Studies from our lab have reported extensive presence of myelin particles in the leptomeninges of multiple sclerosis (MS) cases, hinting at a potential role of this debris in instigating MS-related immunological responses.
Here, to gain further insight into this possibility we closely looked at meningeal myelin fragments for the presence of posttranslational modifications (citrullination) which render myelin debris more immunogenic. We also tested whether citrullinated myelin is associated with antigen presenting cells relevant to induction of autoimmunity in MS, i.e B cells.
We performed immunohistochemistry experiments on post-mortem meningeal material coming from 8 SPMS patients (age: 61.29±4.66, disease duration: 30±4.40 years) and 7 non-neurological controls (age: 55.88±5.32 years). In addition, using confocal colocalization analysis tools, we investigated the presence of citrullinated myelin basic protein (MBP) in CD19+ B lymphocytes in MS meninges.
Compared with tissue from non-neurological controls, meninges of MS patients presented with a larger surface proportion of citrullinated proteins (p=0.03). In MS material, this effect was accompanied by the presence of meningeal CD19+ B-cells. Almost all the analyzed CD19+ B-cells showed high citrulline content (n=144, 99% citrulline positive cells; mean % citrulline inside B-cells= 50.81±3.86 %) and 95.13% of these cells were also positive for myelin basic protein (MBP; median percent MBP which colocalizes with CD19= 42.05%). Interestingly, Mander´s coefficient analysis to colocalize MBP and citrulline inside B-cells underlined that almost half of the lymphocytic cellular surface was occupied by citrullinated MBP (40.06±3.23 %).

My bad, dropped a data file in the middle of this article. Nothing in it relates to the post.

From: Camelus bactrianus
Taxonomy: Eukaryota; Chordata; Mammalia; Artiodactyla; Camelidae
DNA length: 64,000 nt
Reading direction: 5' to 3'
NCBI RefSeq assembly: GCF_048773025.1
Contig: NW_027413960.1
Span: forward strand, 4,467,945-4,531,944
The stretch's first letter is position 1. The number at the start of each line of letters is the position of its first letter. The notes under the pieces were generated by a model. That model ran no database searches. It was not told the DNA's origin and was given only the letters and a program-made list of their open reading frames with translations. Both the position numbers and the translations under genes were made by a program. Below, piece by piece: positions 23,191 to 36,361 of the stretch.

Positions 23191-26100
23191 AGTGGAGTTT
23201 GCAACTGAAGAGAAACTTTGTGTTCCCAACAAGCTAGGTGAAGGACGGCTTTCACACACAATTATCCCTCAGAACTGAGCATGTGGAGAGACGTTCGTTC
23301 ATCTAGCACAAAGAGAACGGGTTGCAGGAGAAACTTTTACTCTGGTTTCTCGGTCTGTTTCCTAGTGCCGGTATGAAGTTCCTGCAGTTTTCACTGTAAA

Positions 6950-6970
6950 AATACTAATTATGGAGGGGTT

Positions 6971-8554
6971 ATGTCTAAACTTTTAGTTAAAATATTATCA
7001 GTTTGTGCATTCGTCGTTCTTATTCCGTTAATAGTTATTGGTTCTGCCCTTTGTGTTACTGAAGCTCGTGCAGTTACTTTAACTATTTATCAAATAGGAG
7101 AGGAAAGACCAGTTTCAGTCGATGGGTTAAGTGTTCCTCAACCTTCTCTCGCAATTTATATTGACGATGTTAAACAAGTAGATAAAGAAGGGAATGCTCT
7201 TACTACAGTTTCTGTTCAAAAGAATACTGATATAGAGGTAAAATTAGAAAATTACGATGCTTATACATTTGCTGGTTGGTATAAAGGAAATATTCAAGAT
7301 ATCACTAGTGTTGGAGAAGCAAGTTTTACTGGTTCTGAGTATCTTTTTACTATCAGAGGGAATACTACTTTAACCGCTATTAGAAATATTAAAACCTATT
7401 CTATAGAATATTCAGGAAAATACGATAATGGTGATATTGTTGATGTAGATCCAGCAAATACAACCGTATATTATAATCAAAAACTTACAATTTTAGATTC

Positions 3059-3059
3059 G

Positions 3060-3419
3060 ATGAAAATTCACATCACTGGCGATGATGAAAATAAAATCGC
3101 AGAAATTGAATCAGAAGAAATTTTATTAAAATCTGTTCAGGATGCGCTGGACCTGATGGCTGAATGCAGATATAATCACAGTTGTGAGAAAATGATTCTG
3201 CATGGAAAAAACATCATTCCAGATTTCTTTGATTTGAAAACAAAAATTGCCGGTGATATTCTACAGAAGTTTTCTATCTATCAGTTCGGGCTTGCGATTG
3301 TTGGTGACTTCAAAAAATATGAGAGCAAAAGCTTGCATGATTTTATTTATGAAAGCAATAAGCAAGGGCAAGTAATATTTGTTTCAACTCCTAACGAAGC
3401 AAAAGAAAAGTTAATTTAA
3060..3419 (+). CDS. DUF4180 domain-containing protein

Our results are indicative of a B cell-mediated uptake mechanism that operates in MS meninges to clear up highly immunogenic myelin fragments. Although the question remains on whether myelin citrullination happens in the absence of a primary immunological response, studies in cuprizone mouse models of MS have highlighted that MBP citrullination already occurs before demyelination via intramyelinic Ca2+-dependent activation of protein arginine deiminases. This evidence combined with previous studies showing abundant citrulline content in both MS normal appearing white matter and white matter lesion support the concept that a primary cytodegenerative process instigates demyelination, which elicits secondary immune reactions in MS.